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Attrition and Health in Ageing Studies: Evidence from ELSA and HRS

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Author Info

  • Banks, James

    ()
    (Institute for Fiscal Studies, London)

  • Muriel, Alastair

    ()
    (Institute for Fiscal Studies, London)

  • Smith, James P.

    ()
    (RAND)

Abstract

In this paper we present results of an investigation into observable characteristics associated with attrition in ELSA and the HRS, with a particular focus on whether attrition is systematically related to health outcomes and socioeconomic status (SES). Investigating the links between health and SES is one of the primary goals of the ELSA and HRS, so attrition correlated with these outcomes is a critical concern. We explored some possible reasons for these differences. Survey maturity, mobility, respondent burden, interviewer quality, and differing sampling methods all fail to account for the gap. Differential respondent incentives may play some role, but the impact of respondent incentive is difficult to test. Apparently, cultural differences between the US and Europe population in agreeing to participate and remain in scientific surveys are a more likely explanation.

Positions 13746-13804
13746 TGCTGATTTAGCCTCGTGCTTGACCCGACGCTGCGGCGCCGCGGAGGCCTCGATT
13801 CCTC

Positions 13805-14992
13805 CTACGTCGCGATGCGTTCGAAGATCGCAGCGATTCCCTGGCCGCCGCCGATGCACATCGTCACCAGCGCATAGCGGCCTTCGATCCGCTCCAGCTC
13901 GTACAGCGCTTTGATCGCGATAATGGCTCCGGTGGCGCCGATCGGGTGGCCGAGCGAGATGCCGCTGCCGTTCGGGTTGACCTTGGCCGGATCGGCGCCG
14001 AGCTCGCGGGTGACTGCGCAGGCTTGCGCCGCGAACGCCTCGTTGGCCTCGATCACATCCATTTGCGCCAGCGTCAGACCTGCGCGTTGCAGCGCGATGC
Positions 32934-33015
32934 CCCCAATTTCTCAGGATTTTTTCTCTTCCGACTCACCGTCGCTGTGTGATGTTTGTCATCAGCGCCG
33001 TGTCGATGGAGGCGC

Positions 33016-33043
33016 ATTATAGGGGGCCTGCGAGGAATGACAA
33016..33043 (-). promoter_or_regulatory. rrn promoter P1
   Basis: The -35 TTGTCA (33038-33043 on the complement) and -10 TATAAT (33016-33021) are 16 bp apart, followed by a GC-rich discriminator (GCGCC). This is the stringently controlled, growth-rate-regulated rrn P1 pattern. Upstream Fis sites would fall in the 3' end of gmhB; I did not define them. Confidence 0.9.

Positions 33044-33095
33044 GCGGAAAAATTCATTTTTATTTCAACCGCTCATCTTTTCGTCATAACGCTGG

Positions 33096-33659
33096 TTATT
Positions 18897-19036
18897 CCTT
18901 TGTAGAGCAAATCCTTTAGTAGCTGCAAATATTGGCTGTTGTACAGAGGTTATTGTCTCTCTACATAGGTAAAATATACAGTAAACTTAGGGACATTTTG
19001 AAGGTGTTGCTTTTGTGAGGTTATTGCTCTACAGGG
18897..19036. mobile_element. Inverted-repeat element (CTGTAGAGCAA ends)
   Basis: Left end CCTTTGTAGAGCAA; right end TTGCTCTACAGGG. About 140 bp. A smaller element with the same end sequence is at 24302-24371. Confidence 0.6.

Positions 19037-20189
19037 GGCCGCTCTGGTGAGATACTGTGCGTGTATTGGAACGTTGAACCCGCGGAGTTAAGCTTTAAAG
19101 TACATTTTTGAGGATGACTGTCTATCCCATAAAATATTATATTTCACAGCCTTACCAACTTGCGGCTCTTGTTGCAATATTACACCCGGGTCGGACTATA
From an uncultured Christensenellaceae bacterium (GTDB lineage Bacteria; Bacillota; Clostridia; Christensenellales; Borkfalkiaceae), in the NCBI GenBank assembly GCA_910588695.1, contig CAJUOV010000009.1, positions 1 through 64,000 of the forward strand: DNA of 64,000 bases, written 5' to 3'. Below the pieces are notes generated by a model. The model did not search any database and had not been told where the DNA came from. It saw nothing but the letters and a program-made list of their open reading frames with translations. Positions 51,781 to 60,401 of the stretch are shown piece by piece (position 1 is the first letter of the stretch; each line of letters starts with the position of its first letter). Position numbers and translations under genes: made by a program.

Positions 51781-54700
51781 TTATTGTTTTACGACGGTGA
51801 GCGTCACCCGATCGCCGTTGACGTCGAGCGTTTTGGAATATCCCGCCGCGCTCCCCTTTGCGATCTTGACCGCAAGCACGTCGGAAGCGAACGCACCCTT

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Bibliographic Info

Paper provided by Institute for the Study of Labor (IZA) in its series IZA Discussion Papers with number 5161.

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Length: 43 pages
Date of creation: Aug 2010
Date of revision:
Handle: RePEc:iza:izadps:dp5161

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Keywords: health; attrition;

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Cited by:
  1. Ryan D. Edwards, 2013. "If My Blood Pressure Is High, Do I Take It To Heart? Behavioral Impacts of Biomarker Collection in the Health and Retirement Study," NBER Working Papers 19311, National Bureau of Economic Research, Inc.
  2. repec:ese:ukhlsp:2012-04 is not listed on IDEAS
  3. David Vázquez Guzman, 2012. "A comparative study of well-being for elders in Mexico and England," Estudios Regionales en Economía, Población y Desarrollo. Cuadernos de trabajo de la Universidad Autónoma de Ciudad Juárez. 9, Cuerpo Académico 41 de la Universidad Autónoma de Ciudad Juárez, revised 09 Dec 2012.

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